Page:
Tiny Houses

Shipping container-based tiny house can be towed or stowed

Shipping container-based tiny ...
The Vista C is based on a shipping container measuring 20 ft (6 m)-long
The Vista C is based on a shipping container measuring 20 ft (6 m)-long
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Rendering of the Vista C
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Rendering of the Vista C
Rendering of the Vista C
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Rendering of the Vista C
Rendering of the Vista C
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Rendering of the Vista C
Rendering of the Vista C
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Rendering of the Vista C
The Vista C's optional deck is raised and lowered with the flick of a switch
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The Vista C's optional deck is raised and lowered with the flick of a switch
The Vista C is based on a shipping container measuring 20 ft (6 m)-long
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The Vista C is based on a shipping container measuring 20 ft (6 m)-long
The Vista C can be installed either on the double-axle trailer or on foundations for a more permanent setup
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The Vista C can be installed either on the double-axle trailer or on foundations for a more permanent setup
A ladder offers access to a rooftop terrace running the length of the Vista C
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A ladder offers access to a rooftop terrace running the length of the Vista C
The Vista C has generous glazing
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The Vista C has generous glazing
The Vista C can run off-the-grid with a full solar power package
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The Vista C can run off-the-grid with a full solar power package
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Tiny house builder Escape is trying something different with its latest model, the Vista C. As its name suggests, the dwelling is part of the firm's Vista line, but is based around a shipping container. It comes with lots of optional extras, including an off-grid setup and a trailer for easy towing.

The Vista C is made from a standard metal shipping container measuring 20 ft (6 m)-long and 8 ft (2.4 m)-wide, and can come installed on a double-axle trailer, like the model shown, or be placed on foundations if being able to move location isn't a concern. The home can be painted in multiple colors and the cedar accenting shown on the exterior walls is optional.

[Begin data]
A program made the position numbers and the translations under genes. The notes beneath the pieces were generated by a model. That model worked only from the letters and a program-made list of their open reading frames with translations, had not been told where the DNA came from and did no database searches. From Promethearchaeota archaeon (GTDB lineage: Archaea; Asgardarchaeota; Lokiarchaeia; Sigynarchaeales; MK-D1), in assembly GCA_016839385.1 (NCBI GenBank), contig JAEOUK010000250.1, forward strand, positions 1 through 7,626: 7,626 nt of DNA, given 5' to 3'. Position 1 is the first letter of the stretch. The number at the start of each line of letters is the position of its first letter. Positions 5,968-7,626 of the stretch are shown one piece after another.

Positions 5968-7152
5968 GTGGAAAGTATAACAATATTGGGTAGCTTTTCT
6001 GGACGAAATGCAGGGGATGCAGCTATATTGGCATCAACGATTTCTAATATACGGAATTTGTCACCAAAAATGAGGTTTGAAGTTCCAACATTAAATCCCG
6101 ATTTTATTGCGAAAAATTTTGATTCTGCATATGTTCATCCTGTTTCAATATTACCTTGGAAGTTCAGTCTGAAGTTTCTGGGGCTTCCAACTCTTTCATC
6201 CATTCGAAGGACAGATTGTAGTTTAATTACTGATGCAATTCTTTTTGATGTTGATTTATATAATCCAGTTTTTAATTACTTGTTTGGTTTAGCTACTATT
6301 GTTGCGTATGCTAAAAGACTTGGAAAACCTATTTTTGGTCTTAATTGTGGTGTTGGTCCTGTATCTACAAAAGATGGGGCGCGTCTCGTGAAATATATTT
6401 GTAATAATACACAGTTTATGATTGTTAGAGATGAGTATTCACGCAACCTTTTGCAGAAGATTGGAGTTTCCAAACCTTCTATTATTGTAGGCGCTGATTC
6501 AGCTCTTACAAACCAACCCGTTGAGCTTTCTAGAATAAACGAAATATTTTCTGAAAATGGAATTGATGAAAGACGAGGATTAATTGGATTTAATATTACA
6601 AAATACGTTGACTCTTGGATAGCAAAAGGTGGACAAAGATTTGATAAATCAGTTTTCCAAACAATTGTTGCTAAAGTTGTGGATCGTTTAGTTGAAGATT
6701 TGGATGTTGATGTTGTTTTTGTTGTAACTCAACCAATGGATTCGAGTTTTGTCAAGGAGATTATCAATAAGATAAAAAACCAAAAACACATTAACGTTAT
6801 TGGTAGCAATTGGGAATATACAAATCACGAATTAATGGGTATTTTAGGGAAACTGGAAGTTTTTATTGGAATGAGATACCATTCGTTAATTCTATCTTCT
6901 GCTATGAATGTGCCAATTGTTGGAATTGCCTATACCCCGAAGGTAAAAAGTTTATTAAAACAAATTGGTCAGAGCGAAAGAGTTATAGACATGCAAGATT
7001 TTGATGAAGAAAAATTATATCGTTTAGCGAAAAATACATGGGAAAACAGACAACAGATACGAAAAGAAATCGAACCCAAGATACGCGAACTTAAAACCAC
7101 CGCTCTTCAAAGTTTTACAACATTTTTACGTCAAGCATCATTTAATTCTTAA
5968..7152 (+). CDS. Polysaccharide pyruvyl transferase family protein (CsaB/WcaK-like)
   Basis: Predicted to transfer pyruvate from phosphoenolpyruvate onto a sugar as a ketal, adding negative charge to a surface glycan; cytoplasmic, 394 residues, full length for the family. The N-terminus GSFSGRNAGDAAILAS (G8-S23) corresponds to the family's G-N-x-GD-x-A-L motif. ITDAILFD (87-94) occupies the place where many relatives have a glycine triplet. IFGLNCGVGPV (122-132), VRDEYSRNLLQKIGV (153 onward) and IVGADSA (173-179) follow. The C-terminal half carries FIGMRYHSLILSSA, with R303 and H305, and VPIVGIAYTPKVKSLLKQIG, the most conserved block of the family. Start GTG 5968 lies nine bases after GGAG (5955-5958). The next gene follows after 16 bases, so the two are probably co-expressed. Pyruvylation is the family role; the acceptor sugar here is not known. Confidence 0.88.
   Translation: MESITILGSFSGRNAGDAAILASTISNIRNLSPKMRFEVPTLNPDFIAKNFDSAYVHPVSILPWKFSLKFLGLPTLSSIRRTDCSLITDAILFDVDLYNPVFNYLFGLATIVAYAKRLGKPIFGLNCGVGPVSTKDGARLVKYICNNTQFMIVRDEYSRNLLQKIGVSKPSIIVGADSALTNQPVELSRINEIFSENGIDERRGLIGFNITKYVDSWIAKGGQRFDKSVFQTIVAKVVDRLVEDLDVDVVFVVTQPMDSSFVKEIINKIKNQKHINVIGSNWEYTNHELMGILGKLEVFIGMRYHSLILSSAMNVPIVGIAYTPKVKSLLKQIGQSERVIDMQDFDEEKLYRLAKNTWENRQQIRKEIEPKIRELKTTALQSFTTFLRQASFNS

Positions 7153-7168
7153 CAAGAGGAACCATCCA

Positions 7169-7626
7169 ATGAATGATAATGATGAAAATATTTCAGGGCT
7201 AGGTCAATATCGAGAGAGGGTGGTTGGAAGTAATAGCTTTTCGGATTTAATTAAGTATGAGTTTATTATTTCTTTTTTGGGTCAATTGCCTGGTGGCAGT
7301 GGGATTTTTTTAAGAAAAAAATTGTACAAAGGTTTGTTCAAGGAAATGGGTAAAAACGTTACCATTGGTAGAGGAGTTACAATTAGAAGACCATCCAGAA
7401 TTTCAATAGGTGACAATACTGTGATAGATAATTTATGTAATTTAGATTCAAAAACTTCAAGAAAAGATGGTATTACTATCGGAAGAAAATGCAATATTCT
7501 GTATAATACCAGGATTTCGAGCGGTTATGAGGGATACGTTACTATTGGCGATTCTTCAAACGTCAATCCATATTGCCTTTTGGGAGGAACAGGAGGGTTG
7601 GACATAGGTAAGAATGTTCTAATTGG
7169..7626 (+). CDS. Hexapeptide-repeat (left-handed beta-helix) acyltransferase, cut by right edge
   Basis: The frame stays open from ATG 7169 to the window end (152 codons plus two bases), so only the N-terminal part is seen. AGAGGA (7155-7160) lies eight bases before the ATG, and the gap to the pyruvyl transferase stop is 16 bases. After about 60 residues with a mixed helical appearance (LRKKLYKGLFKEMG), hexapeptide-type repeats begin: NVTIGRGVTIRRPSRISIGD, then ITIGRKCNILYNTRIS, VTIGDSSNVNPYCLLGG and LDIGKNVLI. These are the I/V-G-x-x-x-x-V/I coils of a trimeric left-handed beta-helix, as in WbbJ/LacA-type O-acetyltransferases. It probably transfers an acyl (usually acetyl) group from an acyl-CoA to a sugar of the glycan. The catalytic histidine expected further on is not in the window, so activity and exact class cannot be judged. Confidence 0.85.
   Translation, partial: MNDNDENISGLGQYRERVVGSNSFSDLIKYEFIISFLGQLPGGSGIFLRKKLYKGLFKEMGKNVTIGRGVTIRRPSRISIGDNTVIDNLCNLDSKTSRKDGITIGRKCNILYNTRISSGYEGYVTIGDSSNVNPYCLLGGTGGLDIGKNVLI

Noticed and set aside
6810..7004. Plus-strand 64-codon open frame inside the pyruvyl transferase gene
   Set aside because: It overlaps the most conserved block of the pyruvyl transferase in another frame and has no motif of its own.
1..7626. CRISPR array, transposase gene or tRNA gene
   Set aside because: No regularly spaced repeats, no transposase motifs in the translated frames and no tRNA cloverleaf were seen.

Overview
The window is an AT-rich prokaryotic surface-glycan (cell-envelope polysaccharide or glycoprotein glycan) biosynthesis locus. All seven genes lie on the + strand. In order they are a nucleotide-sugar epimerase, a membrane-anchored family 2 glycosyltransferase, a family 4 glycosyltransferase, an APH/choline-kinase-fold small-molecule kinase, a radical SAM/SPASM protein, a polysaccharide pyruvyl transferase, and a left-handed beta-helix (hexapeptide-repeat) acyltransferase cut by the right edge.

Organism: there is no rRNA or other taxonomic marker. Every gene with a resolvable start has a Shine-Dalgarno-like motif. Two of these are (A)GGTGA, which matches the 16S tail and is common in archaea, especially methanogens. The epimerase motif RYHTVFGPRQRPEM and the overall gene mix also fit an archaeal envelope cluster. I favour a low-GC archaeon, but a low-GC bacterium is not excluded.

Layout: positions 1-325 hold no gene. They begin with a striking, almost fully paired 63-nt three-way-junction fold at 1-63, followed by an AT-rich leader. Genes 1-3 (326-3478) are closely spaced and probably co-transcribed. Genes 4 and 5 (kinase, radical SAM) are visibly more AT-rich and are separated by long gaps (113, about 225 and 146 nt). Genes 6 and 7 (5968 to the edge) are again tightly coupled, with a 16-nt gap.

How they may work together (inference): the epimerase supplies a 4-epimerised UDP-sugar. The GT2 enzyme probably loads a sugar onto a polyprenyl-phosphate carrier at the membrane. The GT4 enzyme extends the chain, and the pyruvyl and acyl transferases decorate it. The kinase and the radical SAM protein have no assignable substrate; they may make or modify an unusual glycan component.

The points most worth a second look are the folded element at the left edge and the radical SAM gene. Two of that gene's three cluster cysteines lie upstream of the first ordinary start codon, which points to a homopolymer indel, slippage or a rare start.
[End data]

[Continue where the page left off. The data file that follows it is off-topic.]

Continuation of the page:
The model here sports a ladder that provides access to a rooftop terrace running the full length and width of the home, while its wooden deck is motorized and is raised and lowered with the push of a button. Both features are optional extras.

Inside, the Vista C looks a lot like Escape's other Vista models, such as the Vista Go, and seems best suited as a secondary home or weekend cabin, rather than a full-time abode. It has generous glazing and the floorplan is mainly divided between a bedroom/living area with daybed and storage, plus a kitchenette with full-size fridge, cooker, sink, storage space and butcher block countertops.

The bathroom contains a shower, sink and toilet (composting, dry-flush or standard models are available).

The Vista C has generous glazing
The Vista C has generous glazing

Of course, all shipping container homes, whether designed by a starchitect or a dedicated container firm, share the same major flaw: thermal performance. Put simply, a big metal box isn't going to keep the heat or cold at bay. To address this, Escape has used closed cell foam insulation in the Vista C, the same stuff used in lots of other tiny houses. There are also several air-con and heater options available with the home.

Besides the deck and rooftop terrace, a few of the Vista C's other notable upgrades include keyless entry, a full off-grid package with solar power and on-board fresh water tank, (as well as the already mentioned composting toilet), and a taller container to boost headroom.

The Vista C starts at US$46,600. Check out the video below for a tour of the home.

Source: Escape

View gallery - 10 images
1 comment
ljaques
Hmm, which costs more, the options or the entire tiny home? $29.5k for the Vista OC, $31.3 for the options. Many of the options are pretty much necessities, so add it up first. The other concern is the large amount of glass in those. We all like a nice view, but glass is very, very lossy for both heat and coolth. With a southern facing deck, the house would be bathed in sun for most of the day, with the resultant bleaching of everything it touches and considerable glare. Cool to look at, but likely h*ll to live in. Also, only the portable is rodent resistant, so plan accordingly, as with any home. The deck would have to disappear for solar to be a possibility.